Salli Richardson-Whitfield (left) as Maye and Beverly Todd as Amanda in "I Will Follow".  AFFRM

A big horror film fan, Ms. Richardson-Whitfield says that in her career she has been a chronic over-preparer, but that her work on "Eureka", the television series ending its successful five-year run, helped her shed her compulsively organized routine and become a natural performer, an approach she took for Ms. DuVernay's film.  "TV has taught me that, and it's a great learning experience.  You don't have time to stand around.  You have to get so much done, shooting for 16 hours.  And you have to move on.  TV is very much about time management."

On the set of "I Will Follow", which shot for less than three weeks, the stakes were high for Ms. DuVernay.  "She needed somebody (to star in the film) who wasn't going to give her any problems," said Ms. Richardson-Whitfield of her director.  "We didn't have time to be Hollywood.  I'm not that precious about those kinds of things.  Look, I get paid $100 a day," she said of her time on "I Will Follow", a modestly-budgeted film which didn't have trailers for its actors.  "Everybody hung out in the same big room.  You have to be game about that."

As high-profile and as decorated as she is, vanity has never been part of the make up of Ms. Richardson-Whitfield as a person, who has starred in such films as "Posse", "Antwone Fisher", "I Am Legend" and "Black Dynamite", has an illustrious career in television, including in "Roc", among other series.  The strikingly beautiful actress, who has also modeled, made herself available to Ms DuVernay in many ways off the set, buying and bringing food everyday to the set for the cast and crew.  "I donated my salary to keeping people fed.  I thought it would make more sense than holding on to it," recalled Ms. Richardson-Whitfield, who also supplied some of her own wardrobe for "I Will Follow".

"When you are number one and if you are an ass, you can steal it," Ms. Richardson-Whitfield said of the type of attitude that might occasionally infect a bigger movie production.  "And [that attitude] doesn't want to make everyone want to work hard.  There are people who are very special," she says sarcastically, prompting laughs.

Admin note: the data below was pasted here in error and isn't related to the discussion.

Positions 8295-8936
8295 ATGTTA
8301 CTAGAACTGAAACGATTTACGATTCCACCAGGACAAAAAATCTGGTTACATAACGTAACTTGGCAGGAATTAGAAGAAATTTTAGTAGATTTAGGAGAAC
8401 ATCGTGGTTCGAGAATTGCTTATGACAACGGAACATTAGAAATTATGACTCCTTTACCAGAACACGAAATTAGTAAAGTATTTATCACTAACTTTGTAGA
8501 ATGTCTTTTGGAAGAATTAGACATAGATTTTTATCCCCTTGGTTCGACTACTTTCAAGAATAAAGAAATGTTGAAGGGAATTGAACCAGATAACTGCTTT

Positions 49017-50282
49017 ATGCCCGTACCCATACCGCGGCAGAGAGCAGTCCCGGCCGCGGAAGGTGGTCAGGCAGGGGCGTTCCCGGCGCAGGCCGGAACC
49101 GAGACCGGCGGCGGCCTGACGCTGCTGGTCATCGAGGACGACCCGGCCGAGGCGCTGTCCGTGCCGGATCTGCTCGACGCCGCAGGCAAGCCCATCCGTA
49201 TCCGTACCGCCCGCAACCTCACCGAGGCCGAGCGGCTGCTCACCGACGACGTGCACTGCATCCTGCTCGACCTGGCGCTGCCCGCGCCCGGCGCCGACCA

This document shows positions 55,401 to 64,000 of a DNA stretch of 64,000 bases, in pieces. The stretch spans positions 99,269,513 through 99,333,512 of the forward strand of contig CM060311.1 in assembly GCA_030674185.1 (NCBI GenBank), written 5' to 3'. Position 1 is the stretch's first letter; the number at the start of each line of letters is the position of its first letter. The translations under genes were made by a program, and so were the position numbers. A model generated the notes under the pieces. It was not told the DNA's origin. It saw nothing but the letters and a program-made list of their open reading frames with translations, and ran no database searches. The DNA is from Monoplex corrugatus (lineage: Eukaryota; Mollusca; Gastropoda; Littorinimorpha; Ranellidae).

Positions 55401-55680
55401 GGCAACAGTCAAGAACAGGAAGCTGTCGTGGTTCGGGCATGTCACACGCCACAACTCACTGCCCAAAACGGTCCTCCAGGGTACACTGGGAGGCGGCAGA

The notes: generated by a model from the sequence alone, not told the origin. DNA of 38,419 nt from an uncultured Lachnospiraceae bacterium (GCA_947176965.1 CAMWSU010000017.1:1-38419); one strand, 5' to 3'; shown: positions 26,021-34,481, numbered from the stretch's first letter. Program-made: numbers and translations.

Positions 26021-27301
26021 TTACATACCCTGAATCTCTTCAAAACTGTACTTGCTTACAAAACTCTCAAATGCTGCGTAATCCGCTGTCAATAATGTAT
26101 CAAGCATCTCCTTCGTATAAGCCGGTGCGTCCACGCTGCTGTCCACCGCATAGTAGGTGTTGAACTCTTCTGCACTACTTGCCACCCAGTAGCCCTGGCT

"People can be really crazy.  I don't know what's wrong with people sometimes.  I don't understand it.  Some people really think that it's necessary to act and behave the way they do on a set.  I will -- I'm sure there's times where I can be an ass and I can think I'm special.  Usually I have a mechanism that says, 'you sure talk a lot, you better be quiet, girl.'"

When Salli Richardson-Whitfield isn't working on set she is busy as a mother of a son and a daughter with actor and husband Dondre Whitfield.  She also spends time riding motorbikes, playing golf and cooking, among many endeavors. 

While the University Of Chicago alum lamented the end of "Eureka", she looked forward to the future. 

"There's so many things I want to do after directing ["Eureka"].  I want to direct a short which Ava wrote.  I know the technical side . . . now I need to show what my vision as a filmmaker is.  I want to continue directing.  When the times have been tough for me, after a project is over, and looking for that next acting job, people have been so supportive.  I get excited when I get a new challenge but I also get scared.  And I think that's what helps me take things on, and I love that.  It makes me better.

"I just want to continue to challenge myself so there's no reason to do anything if it doesn't scare me.  So that's my future.  Challenges."